- Biotech company Moderna jumped as much as 22% on Tuesday after the firm shipped the first coronavirus vaccine for phase one testing in the US.
- Moderna submitted vials of mRNA-1273 to the National Institute of Allergy and Infectious Diseases for human testing, aiming to introduce the first preventative vaccine for the spreading virus.
- The company was able to deliver its first batch to trial just 42 days after identifying the key RNA sequence to target, according to a press release.
- Watch Moderna trade live here.
Moderna surged as much as 22% Tuesday morning after the biotech company shipped the first coronavirus vaccine for human testing.
The firm submitted vials of mRNA-1273 to the National Institute of Allergy and Infectious Diseases for a phase one study in the US, according to a press release. Moderna is the first company to push a preventative vaccine for the outbreak to trial.
The company was able to deliver the first batch just 42 days after identifying the key RNA sequence to target, Juan Andres, chief technical operations and quality officer, said. Andres attributed the quick turnaround to collaboration between Moderna, NIAID, and the Coalition for Epidemic Preparedness Innovations.
Moderna shares pared some gains through Tuesday’s session, trading 13% higher at 11:10 a.m. ET.
The Monday announcement arrived as President Trump called on Congress to approve $US2.5 billion in funding for coronavirus vaccines, treatment, and preventative supplies. The US is host to 53 coronavirus cases, though the Centres for Disease Control still considers virus risk in the country to be relatively low.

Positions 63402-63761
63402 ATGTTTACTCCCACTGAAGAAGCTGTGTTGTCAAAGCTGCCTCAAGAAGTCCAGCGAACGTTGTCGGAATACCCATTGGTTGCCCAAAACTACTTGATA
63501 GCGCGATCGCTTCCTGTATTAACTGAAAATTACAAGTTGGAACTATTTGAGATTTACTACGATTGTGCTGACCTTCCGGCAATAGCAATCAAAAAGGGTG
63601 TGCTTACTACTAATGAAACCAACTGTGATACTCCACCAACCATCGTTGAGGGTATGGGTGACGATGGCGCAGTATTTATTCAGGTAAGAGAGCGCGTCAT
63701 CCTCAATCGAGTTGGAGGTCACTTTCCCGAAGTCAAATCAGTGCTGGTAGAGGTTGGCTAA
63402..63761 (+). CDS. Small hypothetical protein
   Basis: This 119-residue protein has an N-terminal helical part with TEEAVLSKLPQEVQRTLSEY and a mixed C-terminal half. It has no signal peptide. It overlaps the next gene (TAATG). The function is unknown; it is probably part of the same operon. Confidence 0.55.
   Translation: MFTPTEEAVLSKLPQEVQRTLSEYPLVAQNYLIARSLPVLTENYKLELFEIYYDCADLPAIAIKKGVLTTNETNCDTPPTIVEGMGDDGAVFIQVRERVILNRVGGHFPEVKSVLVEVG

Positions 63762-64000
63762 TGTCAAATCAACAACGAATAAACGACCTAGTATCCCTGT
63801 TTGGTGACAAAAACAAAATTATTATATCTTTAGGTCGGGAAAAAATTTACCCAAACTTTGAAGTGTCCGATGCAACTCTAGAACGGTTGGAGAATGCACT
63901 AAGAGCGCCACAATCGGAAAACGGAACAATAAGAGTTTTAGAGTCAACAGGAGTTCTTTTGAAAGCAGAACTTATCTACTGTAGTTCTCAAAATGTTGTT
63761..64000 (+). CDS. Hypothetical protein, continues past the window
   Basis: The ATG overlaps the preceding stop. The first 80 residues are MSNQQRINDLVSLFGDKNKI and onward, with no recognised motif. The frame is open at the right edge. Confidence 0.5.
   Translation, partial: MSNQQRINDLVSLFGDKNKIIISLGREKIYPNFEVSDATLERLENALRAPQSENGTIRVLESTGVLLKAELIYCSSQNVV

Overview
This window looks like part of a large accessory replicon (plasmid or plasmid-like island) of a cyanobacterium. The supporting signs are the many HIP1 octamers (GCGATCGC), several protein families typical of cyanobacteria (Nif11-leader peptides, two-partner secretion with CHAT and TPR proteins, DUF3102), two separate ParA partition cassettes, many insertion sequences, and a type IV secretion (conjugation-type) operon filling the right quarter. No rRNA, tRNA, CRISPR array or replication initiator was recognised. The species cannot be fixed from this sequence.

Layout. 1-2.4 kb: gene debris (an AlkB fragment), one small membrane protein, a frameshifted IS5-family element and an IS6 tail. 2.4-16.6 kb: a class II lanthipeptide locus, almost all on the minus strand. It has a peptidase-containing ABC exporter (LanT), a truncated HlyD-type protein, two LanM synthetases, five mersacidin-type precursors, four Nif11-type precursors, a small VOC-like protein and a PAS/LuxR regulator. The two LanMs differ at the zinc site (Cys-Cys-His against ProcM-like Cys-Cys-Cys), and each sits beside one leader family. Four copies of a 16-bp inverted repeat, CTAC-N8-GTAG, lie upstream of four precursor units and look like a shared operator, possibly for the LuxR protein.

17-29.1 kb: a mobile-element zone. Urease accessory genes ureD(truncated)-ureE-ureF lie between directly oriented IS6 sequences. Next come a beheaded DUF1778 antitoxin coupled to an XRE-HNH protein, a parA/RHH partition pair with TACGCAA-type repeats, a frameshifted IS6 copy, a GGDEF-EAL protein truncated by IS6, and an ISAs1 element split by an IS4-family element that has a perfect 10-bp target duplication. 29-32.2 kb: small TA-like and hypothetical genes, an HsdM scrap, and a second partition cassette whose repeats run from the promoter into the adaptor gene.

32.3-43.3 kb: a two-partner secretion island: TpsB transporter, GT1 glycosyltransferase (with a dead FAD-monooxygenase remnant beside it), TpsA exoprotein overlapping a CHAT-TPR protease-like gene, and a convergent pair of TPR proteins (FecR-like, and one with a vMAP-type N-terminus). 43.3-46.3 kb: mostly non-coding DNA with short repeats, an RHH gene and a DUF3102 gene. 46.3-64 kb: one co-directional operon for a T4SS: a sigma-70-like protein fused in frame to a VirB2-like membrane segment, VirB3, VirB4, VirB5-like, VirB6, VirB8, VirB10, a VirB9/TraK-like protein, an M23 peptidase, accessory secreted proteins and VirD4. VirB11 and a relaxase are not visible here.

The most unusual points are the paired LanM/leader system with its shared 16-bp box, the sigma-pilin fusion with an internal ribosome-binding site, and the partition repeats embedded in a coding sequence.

Moderna’s spike arrives one day after biotech firm Gilead posted a similar gain. The company soared as much as 11% on Monday after a World Health Organisation official said its remdesivir compound may be the best bet at treating coronavirus. Gilead’s drug is undergoing human trials in Beijing, with results expected in April. Remdesivir aims to treat the virus, while Moderna’s vaccine would prevent individuals from contracting it.
Coronavirus is responsible for more than 2,700 deaths and has infected more than 80,000 people as of Tuesday morning. The disease broke out in Wuhan, China before spreading throughout the country. New outbreaks in Iran, Italy, and South Korea ratcheted up fears of the outbreak becoming a fatal pandemic.
Moderna traded at $US20.97 per share as of 11:10 a.m. ET Tuesday, up about 12% year-to-date.
The company has 10 “buy” ratings, no “hold” ratings, and no “sell” ratings from analysts, with a consensus price target of $US29.75, according to Bloomberg data.
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